Hundreds died in Rohingya camps on Thai-Malaysia border
Details emerge about ugly trade in people, camps where 'boat-people' were held in dire conditions; IOM probing claim that funds were misused
More details have emerged about Thailand’s ugly trade in people now that a marathon trial has ended in Bangkok with 62 people convicted of human trafficking and other serious crimes.
Camps set up by traffickers in the jungle on the Thai-Malaysian border to hold Rohingya and other ‘boat people’ existed for many years prior to government crackdown in mid-2015 that curtailed the brutal trade, a key activist group has said.
Freeland, a Bangkok-based non-government group that fights wildlife trafficking and human slavery, worked with Thai police to identify key figures in the smuggling networks that were rounded up and put on trial.
The group said on Friday it “believes that more than 500 people died in the camps where the people in this particular trafficking chain were held, and that the camps were probably there for at least five years or more.”
It also had “digital forensics experts” able to help police access vital data on mobile phones found on drivers and in cars stopped with smuggled Rohingya on board. Data on the phones indicated “the precise route the drivers had taken on multiple occasions… [and] filled in pieces of the trafficking supply chain, and ultimately uncovered the location of some holding camps.”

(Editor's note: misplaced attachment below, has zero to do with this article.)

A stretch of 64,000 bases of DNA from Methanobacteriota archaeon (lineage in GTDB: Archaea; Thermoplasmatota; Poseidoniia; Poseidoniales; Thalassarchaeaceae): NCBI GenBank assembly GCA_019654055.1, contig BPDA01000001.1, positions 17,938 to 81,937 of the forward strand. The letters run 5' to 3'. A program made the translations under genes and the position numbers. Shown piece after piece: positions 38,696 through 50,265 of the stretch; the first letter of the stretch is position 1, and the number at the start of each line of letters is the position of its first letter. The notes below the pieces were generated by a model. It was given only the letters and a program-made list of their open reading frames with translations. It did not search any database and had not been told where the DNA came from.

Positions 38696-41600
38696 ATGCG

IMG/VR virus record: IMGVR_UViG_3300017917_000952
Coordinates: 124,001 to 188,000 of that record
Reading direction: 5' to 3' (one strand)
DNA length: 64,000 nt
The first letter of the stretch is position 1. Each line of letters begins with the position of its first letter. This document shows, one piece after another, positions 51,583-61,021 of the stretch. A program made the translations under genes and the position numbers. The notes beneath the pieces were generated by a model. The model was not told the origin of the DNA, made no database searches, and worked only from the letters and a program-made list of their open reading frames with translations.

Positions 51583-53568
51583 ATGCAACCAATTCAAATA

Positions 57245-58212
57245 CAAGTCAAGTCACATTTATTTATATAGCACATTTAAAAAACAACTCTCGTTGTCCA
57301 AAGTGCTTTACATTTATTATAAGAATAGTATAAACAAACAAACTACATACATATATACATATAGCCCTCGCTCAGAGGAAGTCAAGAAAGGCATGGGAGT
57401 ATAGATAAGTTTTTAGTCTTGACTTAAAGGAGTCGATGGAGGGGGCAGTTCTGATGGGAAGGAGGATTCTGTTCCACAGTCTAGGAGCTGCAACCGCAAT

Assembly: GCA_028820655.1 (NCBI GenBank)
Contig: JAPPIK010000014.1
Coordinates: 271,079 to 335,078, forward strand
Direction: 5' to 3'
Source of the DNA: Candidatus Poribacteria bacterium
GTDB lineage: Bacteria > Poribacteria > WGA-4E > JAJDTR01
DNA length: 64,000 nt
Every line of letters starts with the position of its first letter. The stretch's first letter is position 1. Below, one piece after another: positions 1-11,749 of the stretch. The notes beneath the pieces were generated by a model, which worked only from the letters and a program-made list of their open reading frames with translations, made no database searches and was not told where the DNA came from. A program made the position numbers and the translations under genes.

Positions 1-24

The data also allegedly led to bank transfers to a senior military officer convicted of trafficking, Lieutenant General Manas Kongpaen. Manas, who was sentenced to 27 years jail, was involved in the notorious ‘pushbacks’ affair in December 2008 and January 2009, when vessels carrying hundreds of Rohingya were towed back into the Andaman Sea and set adrift.
A transcript of the court verdict says that Manas admitted using funds from the International Organization of Migration (IOM) to help pay for the ‘pushbacks’, which sparked a global furore, as hundreds were believed to have died at sea.
IOM investigating claim its funds were misused
IOM officials were shocked when notified about this on Friday – and scrambled to go through its accounts to determine if money was diverted from projects in southern Thailand.